A proper golfing mindset

My frustration took to new levels last weekend. And it had nothing to do with my own game (I’m quite satisfied with my play these days).

There’s a young bloke at my club who I’ve invested some time with. I can see the potential and I also see the errors of his ways. He actually reminds me of myself quite a bit, one reason I feel like I can help him.

Despite my best efforts he’s not hearing me. Not sure if he’s not listening, or my message isn’t hitting home in the right way. But it’s kinda frustrating.

His attitude stinks. He blames the course. He whines about having bad luck. Nothing is ever his fault. He isn’t much fun to play with.

His mindset is stuck in “event” processing. If he hits a good shot, if he plays well all is good. But a poor shot or bad bounce or a less than impressive score and his attitude is all over the shop.

Event thinking is very normal. Many of us are after the quick fix and want instant results. This is fair enough but it doesn’t work so well. Event processing sets you up to be a slave to how you play this very moment – and with golf being so unpredictable (and at times unfair) the chances of success are limited.

A better method is “process” thinking. With a process you have a system to deal with all the good and bad stuff that golf throws at you. You’re able to deal with reality and not get distracted by the good (and bad) shots that will invariably come your way. Let me give you example.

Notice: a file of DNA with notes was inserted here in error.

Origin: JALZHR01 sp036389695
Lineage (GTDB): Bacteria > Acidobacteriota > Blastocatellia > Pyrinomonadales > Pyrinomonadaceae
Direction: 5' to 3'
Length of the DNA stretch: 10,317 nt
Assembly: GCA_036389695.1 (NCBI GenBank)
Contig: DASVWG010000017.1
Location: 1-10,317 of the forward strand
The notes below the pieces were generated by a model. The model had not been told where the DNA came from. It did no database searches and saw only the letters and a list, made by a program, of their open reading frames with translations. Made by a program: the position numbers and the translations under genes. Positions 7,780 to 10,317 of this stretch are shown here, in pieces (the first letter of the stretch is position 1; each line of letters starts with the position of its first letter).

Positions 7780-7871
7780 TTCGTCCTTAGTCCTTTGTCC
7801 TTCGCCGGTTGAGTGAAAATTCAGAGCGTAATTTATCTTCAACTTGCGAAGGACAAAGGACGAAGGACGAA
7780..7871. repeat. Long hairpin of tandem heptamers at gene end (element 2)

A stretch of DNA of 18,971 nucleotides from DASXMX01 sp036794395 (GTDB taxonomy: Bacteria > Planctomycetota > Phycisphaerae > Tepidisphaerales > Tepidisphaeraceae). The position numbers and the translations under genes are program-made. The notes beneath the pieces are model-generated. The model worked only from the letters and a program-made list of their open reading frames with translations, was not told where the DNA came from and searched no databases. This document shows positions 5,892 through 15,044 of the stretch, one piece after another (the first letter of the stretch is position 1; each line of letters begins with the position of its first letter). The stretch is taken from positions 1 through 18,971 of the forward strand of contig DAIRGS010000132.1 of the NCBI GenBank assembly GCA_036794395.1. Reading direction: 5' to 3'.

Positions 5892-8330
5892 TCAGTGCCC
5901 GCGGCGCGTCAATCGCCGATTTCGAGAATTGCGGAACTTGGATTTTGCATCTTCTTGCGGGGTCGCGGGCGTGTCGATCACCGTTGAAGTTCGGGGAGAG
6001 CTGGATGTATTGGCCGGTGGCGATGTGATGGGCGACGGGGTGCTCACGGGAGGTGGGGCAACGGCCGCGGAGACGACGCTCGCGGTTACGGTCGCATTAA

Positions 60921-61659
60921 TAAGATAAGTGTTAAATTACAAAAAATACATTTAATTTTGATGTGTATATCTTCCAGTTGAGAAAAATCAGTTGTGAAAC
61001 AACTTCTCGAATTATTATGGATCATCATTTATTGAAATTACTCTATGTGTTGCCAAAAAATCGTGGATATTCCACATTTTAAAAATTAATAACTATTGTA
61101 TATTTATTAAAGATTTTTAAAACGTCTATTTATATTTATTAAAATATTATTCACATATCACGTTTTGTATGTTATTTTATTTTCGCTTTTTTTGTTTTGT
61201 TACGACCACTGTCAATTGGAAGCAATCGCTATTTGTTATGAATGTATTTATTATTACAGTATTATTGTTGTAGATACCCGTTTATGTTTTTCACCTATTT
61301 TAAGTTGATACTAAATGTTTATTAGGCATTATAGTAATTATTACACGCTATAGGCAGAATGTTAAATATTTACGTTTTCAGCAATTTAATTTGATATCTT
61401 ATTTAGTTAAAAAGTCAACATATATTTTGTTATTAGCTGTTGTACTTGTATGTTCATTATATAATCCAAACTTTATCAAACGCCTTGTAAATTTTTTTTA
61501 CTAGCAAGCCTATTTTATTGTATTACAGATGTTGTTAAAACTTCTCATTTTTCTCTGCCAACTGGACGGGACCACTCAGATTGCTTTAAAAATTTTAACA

When the putting yips took over my game and made the thought of walking onto any green an uncomfortable one, I tried all sorts of remedies (event thinking),

– new putter (I changed putters almost every other day)
– different techniques (like looking at the hole when putting)
– training aides (only about 15 of them)

But nothing really worked. Everything was up and down, would work one minute but would fail the next. It wasn’t until I committed to the process of automatic learning (you can find out more here) that things started turning for the better. The hard part was sticking to the process and not letting the odd missed putt to shake my commitment.

Results didn’t happen right away. It took some time and many of you may be shocked to hear that it took close to two years before I think my putting issues where solved. But let’s look at the alternative…

You could waste years (like I has previously) chasing your tail, looking for the “secret”, changing equipment, feeling frustrated and jumping from tip to tip. And the sad thing is you never get there – in my opinion two years is a small price to pay.

Event based thinking is popular because we all think there’s a magic pill just around the corner. But it’s false thinking.

The perfect mindset is allowing yourself to play the game. And when you can tee up the ball and play free from fear, self-doubt and distractions you’re going to be just fine. Your golf will go to a new level when you can keep this (over and over and over) after a string of bad shots or scores. There’s nothing wrong with playing badly, it happens. The biggest mistake is being fooled by the shot (event) that doesn’t go your way.

If you’re keen to learn more about the proper mindset and get detailed instruction on how you can incorporate it into your game, please join The Ultimate Golfer website. Here, you’ll find over 150 lessons that will make you play more consistently and help you master your own game.

Comment using Facebook

1 Comment

Leave A Response

* Denotes Required Field